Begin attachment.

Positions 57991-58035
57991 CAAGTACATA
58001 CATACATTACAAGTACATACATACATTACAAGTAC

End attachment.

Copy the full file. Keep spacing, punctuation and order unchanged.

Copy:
Positions 57991-58035
57991 CAAGTACATA
58001 CATACATTACAAGTACATACATACATTACAAGTAC